Although Internet censorship in Germany has traditionally been rated as low, it is practised directly and indirectly through various laws and court decisions. German law provides for freedom of speech and press with several exceptions, including what The Guardian has called "some of the world's toughest laws around hate speech". An example of content censored by law is the removal of web sites from Google search results that deny the holocaust, a felony under German law. According to the Google Transparency Report, the German government is one of the most active in requesting user data after the United States. Most cases of Internet censorship in Germany occur after state court rulings. One example is a 2009 court order, forbidding German Wikipedia to disclose the identity of Wolfgang Werlé and Manfred Lauber, two criminals convicted of the murder of the Bavarian actor Walter Sedlmayr. In another case, Wikipedia.de was prohibited from pointing to the actual Wikipedia content. The court order was as a temporary injunction in a case filed by politician Lutz Heilmann over claims in a German Wikipedia article regarding his past involvement with the former German Democratic Republic's intelligence service Stasi.
The first known case of Internet censorship in Germany occurred in 1996, when the Verein zur Förderung eines Deutschen Forschungsnetzes banned some IP addresses from Internet access. In June 2009, the Bundestag passed the Access Impediment Act or Zugangserschwerungsgesetz that introduced Internet blocking of sites found to distribute child pornography. Against the backdrop of an intense political debate, the law did not come into force until federal elections in September 2009 changed the setup of the governing coalition. In talks between the new governing parties CDU and FDP, it was agreed that no blocking would be implemented for one year, focusing on take-down efforts instead. After one year the success of the deletion policy would be reviewed; the governing parties decided in April 2011 to repeal the law altogether. After lobbying efforts by news publishers which began in 2009, the Bundesrat considered a law preventing search results from returning excerpts from news sites unless the search engine has paid a license for them.
It passed in 2013 and was interpreted as an attempt to have Google subsidize German news. In response, Google modified search to only display headlines for certain sites; the publishing collective VG Media claimed in an unsuccessful lawsuit that removing the snippets rather than licensing them was an antitrust violation. Other supporters of the bill, including Axel Springer, saw an overall decrease in their readership following its passage; the Netzwerkdurchsetzungsgesetz or NetzDG was passed in June 2017 as a measure to require social media companies in Germany to censor extremism online, with significant hate speech provisions as well. The law, which applies to for-profit websites with over 2 million users, demands the removal of offensive illegal content within 24 hours and allows for one week to review "more ambiguous content", it was authored by Heiko Maas and went into full effect in January 2018. Critics have questioned the feasibility of fining companies €50 million for failing to comply, pointed to hundreds of new German content moderators hired by Facebook.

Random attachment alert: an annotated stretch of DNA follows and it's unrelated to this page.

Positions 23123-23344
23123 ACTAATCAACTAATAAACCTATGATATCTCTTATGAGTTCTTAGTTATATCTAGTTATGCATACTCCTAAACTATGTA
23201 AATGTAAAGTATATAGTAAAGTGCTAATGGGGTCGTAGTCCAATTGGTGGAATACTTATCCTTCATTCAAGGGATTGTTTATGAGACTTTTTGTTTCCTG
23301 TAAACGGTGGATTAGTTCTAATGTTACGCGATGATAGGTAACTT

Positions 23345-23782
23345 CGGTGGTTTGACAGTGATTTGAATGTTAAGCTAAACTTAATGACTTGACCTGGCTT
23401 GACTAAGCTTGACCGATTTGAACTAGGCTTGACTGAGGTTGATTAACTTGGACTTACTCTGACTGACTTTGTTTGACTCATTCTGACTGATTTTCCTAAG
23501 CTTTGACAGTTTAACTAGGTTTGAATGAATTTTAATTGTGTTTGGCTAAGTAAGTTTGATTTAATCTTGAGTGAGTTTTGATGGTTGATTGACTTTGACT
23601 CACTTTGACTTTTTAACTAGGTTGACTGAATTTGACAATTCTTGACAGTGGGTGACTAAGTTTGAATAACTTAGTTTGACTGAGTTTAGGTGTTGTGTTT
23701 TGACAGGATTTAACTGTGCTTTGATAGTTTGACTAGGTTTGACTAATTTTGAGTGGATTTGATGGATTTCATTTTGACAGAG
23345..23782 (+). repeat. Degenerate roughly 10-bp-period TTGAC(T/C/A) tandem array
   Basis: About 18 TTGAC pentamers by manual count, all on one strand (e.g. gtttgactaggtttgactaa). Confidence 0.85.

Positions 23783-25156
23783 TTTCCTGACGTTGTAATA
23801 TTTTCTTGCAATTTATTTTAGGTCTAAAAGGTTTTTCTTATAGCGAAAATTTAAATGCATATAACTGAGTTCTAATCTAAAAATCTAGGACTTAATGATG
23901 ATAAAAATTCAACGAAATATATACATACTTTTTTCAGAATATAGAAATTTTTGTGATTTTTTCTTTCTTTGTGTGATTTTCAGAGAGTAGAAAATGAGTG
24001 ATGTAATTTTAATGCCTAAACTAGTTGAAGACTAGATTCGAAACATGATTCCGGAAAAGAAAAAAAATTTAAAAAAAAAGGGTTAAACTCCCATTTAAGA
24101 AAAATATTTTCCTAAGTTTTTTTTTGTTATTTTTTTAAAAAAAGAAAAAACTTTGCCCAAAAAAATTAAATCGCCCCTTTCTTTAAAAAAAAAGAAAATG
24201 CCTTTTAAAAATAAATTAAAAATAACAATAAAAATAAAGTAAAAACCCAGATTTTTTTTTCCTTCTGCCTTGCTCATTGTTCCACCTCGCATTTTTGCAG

A report testing the amount of illegal content that could be removed within 24 hours found figures of 90% for YouTube, 39% for Facebook and 1% for Twitter. Purveyors of satire criticized the law after the magazine Titanic and the comedian Sophie Passmann were both suspended from Twitter after attempting to mock anti-Muslim rhetoric; the United Nations special rapporteur on freedom of expression David Kaye expressed a fear that NetzDG would lead to overly restrictive blocking and Cathleen Berger of Mozilla found evidence that it was inspiring other countries to do the same. Some victims of harassment campaigns have supported increased restrictions and stated "I don't mind if other comments get deleted along with the bad ones."Opposition politicians including Nicola Beer of the FDP, Simone Peter of the Green Party and Sahra Wagenknecht of The Left, have criticized the idea of putting decisions about online discourse in the hands of American companies, with the latter calling it "a slap in the face of all democratic principles".
In what has been called the "first test case" of NetzDG, a German Internet user sued Facebook for deleting a post, critical of Germany. In April 2018, the court obtained an injunction ordering. Internet in Germany